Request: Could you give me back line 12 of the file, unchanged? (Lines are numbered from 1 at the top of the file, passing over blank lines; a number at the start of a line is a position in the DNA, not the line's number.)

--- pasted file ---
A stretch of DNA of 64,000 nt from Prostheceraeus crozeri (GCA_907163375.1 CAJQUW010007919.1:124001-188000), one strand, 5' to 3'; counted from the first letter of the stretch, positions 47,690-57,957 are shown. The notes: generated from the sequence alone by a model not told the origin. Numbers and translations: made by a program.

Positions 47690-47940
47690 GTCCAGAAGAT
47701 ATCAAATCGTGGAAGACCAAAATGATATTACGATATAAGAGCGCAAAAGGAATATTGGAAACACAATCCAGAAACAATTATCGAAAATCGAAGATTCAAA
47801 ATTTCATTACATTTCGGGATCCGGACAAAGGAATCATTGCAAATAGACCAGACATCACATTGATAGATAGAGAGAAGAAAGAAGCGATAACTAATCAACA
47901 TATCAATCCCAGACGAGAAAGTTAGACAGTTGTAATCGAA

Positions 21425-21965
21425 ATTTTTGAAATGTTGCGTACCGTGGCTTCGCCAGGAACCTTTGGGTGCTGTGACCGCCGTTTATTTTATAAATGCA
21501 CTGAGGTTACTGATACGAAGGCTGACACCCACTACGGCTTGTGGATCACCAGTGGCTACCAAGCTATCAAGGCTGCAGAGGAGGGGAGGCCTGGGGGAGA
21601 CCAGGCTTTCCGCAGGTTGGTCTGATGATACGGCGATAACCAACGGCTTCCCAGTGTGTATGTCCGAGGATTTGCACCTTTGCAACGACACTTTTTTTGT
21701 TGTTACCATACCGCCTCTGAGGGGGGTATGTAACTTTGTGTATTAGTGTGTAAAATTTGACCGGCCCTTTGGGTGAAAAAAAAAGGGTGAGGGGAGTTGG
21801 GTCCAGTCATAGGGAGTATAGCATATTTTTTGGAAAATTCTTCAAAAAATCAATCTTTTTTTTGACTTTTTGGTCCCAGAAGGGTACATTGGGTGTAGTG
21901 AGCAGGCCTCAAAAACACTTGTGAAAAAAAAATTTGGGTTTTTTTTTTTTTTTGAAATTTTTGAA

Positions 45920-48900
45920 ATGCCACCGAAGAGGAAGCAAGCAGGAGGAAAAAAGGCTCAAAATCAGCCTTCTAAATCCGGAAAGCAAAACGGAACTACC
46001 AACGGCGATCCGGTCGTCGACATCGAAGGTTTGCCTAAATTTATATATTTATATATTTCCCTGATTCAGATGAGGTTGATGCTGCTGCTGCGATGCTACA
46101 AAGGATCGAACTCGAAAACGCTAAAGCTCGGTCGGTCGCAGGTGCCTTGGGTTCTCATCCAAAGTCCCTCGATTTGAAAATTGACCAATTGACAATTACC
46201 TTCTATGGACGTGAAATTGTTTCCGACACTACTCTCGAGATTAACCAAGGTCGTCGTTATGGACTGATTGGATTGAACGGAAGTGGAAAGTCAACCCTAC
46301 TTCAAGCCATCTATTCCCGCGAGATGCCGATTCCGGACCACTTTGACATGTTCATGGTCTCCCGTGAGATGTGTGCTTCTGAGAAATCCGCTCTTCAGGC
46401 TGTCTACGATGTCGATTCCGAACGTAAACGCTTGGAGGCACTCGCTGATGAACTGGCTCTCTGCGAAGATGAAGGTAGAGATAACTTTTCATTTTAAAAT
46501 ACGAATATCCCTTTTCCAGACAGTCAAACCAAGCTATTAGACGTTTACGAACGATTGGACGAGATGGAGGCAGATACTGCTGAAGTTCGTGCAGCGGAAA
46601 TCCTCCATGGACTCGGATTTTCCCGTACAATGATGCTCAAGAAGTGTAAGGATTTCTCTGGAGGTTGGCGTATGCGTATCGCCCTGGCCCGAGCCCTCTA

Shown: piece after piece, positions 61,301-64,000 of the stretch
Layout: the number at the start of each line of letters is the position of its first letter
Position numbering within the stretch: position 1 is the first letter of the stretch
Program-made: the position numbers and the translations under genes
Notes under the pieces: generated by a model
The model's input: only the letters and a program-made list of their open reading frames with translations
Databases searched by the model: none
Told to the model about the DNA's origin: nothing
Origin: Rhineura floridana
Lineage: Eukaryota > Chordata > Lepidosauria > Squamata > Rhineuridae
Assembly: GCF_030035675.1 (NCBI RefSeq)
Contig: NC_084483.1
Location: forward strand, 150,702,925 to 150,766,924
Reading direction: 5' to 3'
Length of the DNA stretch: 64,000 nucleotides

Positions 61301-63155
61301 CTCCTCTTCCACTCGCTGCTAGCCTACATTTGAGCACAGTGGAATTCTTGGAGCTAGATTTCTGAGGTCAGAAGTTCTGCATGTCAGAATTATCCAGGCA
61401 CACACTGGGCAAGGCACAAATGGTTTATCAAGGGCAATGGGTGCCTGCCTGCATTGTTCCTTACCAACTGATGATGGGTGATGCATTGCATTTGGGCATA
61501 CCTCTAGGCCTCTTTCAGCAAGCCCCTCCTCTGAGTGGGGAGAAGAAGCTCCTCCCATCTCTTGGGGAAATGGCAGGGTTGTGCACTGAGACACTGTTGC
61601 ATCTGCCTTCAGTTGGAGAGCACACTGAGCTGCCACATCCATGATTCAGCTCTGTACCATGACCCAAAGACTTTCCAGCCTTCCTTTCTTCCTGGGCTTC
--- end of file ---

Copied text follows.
21801 GTCCAGTCATAGGGAGTATAGCATATTTTTTGGAAAATTCTTCAAAAAATCAATCTTTTTTTTGACTTTTTGGTCCCAGAAGGGTACATTGGGTGTAGTG